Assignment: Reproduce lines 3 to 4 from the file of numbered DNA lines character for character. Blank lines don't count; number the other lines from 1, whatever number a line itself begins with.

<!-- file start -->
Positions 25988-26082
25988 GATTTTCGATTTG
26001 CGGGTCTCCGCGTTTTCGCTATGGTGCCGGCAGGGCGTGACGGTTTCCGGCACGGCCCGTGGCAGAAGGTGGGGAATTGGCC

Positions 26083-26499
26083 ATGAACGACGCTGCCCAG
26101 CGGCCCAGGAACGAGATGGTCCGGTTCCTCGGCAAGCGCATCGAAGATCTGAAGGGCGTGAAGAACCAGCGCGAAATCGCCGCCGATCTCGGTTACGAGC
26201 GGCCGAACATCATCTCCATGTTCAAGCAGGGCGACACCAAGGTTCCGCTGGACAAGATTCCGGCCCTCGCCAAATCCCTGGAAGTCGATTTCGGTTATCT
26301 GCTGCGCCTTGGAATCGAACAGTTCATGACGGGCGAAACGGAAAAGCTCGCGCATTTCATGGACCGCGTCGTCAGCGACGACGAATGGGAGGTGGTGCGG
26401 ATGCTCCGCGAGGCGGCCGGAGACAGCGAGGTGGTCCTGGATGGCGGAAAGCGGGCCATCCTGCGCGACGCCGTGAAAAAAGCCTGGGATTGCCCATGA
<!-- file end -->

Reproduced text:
26001 CGGGTCTCCGCGTTTTCGCTATGGTGCCGGCAGGGCGTGACGGTTTCCGGCACGGCCCGTGGCAGAAGGTGGGGAATTGGCC

Positions 26083-26499